The A4 does "go like a snake in a rat hole" (my wife's phrase, giving credit), the Acura is close, but not quite as "snakey" in the twisties. But to discern the difference, you have to go well over 80% to notice the Audi's better handling. Frankly, around here if you go that fast and push that hard it is very likely you will be heard saying ". . .well officer. . . ."

    So, for the money, the TL (at the level of equipment I have, at least) does a great job of feeling like a credible entry-level luxury performance car. The Acura leans a little to the lux side and the Audi (or the BMW, for sure) leans to the performance side.

    The Acura, however, gives you what prices out to be about $10,000+ more car than comparably contented A4's and 3 series cars.

    I was pleasantly surprised. :surprise:
  • Have a big Dilema, I have a 2009 Acura 2009 SH AWD, Love my car so much, the drive, handling and looks are so incredible. My Dealer is offering to take me out of my lease and put me in a 2012 TL SH AWD Premium. I am at a crossroads if I should go for it, I am not so crazy about the nose on the new one, I still get people giving me a thumbs up when my car is all clean and detailed. Mine is the Blue color that really stands out. Any body out there can give me a reason to change except for the 6 speed transmission.
  • markcincinnatimarkcincinnati Posts: 5,069
    edited December 2011
    You haven't really given enough info to enable me to make a statement for or against, so I'll present facts and opinions that may prove useful. The 6 speed is a pretty big deal, but much of the car remains pretty much the same in the '12, so I've been told. I do believe that newer is generally better.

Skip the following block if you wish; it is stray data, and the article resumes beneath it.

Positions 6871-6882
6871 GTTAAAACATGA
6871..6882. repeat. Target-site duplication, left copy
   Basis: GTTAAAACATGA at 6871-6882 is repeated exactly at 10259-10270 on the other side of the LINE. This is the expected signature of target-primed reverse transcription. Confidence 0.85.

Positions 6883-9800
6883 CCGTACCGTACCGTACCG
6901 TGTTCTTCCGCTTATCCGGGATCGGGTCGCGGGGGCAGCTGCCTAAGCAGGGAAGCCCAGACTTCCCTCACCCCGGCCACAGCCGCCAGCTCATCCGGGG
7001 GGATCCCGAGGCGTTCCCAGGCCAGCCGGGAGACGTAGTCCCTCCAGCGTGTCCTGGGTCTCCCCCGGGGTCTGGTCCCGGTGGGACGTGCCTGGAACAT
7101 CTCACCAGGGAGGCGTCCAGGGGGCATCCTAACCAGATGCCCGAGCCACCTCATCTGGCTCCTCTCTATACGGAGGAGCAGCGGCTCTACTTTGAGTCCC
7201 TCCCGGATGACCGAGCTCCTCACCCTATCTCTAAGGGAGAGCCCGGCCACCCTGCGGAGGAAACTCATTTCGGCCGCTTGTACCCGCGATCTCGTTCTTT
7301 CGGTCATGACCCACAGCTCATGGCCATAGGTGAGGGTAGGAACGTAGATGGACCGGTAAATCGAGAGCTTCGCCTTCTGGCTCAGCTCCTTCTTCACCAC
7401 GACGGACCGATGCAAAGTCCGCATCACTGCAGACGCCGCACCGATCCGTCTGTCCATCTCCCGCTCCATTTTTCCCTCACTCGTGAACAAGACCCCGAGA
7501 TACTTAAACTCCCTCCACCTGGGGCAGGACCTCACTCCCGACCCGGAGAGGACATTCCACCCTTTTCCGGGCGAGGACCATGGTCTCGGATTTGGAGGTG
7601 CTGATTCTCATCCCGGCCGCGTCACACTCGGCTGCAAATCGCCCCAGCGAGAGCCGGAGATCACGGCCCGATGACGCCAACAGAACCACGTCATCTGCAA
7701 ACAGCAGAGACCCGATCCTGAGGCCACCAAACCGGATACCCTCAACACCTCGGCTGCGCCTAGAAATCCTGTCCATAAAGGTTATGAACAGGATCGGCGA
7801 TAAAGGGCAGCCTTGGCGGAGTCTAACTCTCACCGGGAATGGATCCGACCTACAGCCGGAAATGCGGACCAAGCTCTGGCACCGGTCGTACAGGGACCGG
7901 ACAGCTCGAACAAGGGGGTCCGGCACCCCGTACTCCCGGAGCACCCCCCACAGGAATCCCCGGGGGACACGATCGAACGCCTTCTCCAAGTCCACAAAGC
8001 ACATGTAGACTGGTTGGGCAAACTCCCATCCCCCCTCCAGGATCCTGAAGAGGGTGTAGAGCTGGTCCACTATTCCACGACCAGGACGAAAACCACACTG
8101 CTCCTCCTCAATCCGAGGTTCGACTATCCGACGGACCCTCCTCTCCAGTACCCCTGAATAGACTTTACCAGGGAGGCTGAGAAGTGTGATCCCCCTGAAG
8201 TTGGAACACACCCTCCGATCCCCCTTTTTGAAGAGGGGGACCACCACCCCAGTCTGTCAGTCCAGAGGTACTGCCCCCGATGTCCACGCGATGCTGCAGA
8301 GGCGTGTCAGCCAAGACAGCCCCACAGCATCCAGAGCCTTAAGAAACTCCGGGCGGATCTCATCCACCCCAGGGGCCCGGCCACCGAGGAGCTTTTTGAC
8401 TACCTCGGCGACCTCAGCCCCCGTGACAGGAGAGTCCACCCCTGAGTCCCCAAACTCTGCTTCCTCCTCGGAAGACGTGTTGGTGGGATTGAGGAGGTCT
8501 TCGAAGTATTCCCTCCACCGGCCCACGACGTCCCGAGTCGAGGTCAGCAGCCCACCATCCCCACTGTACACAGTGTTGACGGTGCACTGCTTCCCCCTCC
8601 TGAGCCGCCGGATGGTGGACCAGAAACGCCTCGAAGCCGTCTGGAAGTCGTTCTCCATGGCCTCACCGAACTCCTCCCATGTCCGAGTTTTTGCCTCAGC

Can you get any color and interior combo you want or do you have to take something they offer, period?

    What is an AWD Premium, there are, as far as I know three versions of the car:


    And, with the AWD you do get the very nice 3.7L engine (305HP), which with the 6-speed auto is sweeet.

    If, by Premium, you would be getting an Advance model, you will get: 19" wheels (they do look great); heated and cooled front seats; and, to me the most important feature -- blind spot warning.

    The '12 is said to have been made much quieter than the previous models.

    The '12 Advance now uses V rated all-season tires, rather than summer only tires as in prior years.

    I am, very happy with mine -- and if the price was good, certainly the ability to get out of your lease early (without penalty, I am assuming) is attractive, especially if you can get that Blue color you like.

    I hope these factoids and opinionoids were helpful. :shades:
  • Yup, they are trying to get me to trade up for the 2012 too- I also have the 2009 AWD TECH. My salesman keeps sending me reminders that he has a wonderful deal for me- yeah right, I know I would be paying for two cars but he makes it seems as if they would eat the remaining 2+ years of payments. I would advise you to keep your 2009, it has subtle details that are lacking on the 2012 like the follwing-chrome strip door handles and faux double quad pipes, these items really brings out the splendor in the car.
  • chuowcchuowc Posts: 2
    Just leased another 2012 TL w Technology (not SH-AWD), formally had a 2009 (same) model. A few things noted: